Is it a good idea to have family work in your business? Should you?

This episode explores 4 different approaches for business owners to handle business and family and still have harmony…mostly.

Show Notes

As we explore 4 different approaches for the business owners on mixing business and family, an important point is to be intentional about your relationship between business and family. There is no right or wrong approach, but please don’t leave your approach to chance.

In a single podcast there is no way to cover every possible options and configurations about having family help out in your business. There’s just too many of them. Instead, maybe think of these 4 approaches as colors in the rainbow. Let’s say we pick red. You can have rose color, light red, plain red, fire engine red, maroon, etc. Similarly, in each of these 4 approaches there are shades and variances to fit your personality and situation.

So I ask you to think about your situation and how these ideas can help you or perhaps a spouse or friend keep harmony between business and family.

Full Family business

Often you can see this approach in farming, construction, real estate, and more areas. They are usually formed as an S-Corps, and spouse, the kids, brothers & sisters, third cousins all working in the business. The attitude seems to be: “we’ll always find a place for family.”

The danger for a full family business is keeping the family drama under control.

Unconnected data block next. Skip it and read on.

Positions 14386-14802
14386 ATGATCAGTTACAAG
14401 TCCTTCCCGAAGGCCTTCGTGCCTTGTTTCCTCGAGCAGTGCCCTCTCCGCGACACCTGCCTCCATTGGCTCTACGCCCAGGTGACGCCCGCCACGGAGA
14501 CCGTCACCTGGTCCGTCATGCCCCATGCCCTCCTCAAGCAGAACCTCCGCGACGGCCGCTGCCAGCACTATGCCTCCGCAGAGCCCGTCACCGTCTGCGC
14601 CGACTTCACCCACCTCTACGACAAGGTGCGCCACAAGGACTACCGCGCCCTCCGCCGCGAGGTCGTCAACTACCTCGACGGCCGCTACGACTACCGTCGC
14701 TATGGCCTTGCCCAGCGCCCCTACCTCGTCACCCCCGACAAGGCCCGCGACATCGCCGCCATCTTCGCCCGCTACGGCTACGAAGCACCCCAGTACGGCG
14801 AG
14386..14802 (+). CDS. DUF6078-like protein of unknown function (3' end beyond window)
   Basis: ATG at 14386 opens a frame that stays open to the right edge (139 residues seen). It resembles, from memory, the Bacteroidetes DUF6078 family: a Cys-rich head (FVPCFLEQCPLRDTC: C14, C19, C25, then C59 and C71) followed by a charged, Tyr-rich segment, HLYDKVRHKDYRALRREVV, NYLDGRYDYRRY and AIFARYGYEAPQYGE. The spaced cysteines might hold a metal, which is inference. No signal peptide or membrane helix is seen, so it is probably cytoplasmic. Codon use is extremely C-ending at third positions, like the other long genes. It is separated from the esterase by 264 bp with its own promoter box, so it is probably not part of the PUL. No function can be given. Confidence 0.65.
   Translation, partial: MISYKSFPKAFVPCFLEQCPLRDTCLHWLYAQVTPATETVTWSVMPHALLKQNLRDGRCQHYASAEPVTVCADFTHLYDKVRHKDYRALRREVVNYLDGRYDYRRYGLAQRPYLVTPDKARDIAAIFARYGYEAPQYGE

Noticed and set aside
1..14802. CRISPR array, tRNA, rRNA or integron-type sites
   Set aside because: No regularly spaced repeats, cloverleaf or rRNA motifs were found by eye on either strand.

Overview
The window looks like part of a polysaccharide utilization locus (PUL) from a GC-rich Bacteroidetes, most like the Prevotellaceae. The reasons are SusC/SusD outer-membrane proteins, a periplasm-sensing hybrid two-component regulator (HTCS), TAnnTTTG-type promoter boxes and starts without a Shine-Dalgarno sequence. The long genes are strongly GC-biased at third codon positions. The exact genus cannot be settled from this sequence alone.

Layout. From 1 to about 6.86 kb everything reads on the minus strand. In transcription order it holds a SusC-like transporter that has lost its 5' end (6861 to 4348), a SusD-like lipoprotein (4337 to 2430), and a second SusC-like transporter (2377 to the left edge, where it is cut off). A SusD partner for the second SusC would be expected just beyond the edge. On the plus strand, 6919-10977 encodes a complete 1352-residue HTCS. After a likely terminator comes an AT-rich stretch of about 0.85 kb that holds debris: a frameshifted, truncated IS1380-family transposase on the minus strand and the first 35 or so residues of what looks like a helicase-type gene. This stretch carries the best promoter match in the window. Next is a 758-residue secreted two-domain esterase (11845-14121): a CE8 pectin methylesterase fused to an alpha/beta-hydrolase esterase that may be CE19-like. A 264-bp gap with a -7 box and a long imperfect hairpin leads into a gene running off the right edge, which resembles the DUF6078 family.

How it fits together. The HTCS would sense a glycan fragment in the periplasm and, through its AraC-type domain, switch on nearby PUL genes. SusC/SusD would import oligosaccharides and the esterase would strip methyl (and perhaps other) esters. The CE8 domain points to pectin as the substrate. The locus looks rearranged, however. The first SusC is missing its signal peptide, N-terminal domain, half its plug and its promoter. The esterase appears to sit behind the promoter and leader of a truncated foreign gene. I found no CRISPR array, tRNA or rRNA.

Spouses are Partners

Often each partner has a unique role, but they have equal say. It’s a lifestyle for them with little or no boundaries between business and life, or maybe I should say their business is their life.
Danger for the ‘Spouse are partners’ is if they don’t agree on something important, how are ties settled peacefully and without resentment? Maybe flip a coin, have a mentor, whatever. However, this tie-breaker method should be agreed upon early.

A Spouse Takes on a Task

For example, the plumber is out fixing pipes and spouse is taking calls and doing the books on a part time basis. Or one spouse works outside to bring in income while the other spouse is building the business. There’s quite a few combinations like this.

Danger is when one spouse takes on a task that the business spouse can become a taskmaster and the other feels like a hired hand not getting paid. Not a good thing. Good communication and an abundance of gratitude goes a long way.

Two Separate Places

One spouse does the business, and the other somewhere else. And never the twain shall meet.

These are the people who never let family and business mix. However, it doesn’t mean family is not important. In fact, may be a good model for so-called power-couples.

The extreme example of a power-couple is former President Franklin D. Roosevelt and his wife Eleanor. Obviously this couple couldn’t partner together to run the U.S. Government or Eleanor assigned a task, say Sec. of State. No, the circumstances dictated them to work in two separate places. However, each did some amazing things on their own. They sort-of fed off each other. They accomplished more than they could do alone. And as a trivia note, both have their own, individual postage stamps. Not too many couples can say that.

The danger of ‘Two Separate Place’ is that the spouses end up living two separate lives. Resentment can build between them: ‘he’s never home’ and ‘my lazy family living off my hard work’. Setting time together, taking long vacations, and sharing burdens of the stress and worry is important. If you choose this approach, be a power couple, not strangers.

Resource Links

Link to SBA PPP program

 #businessowner #entrepreneur #family


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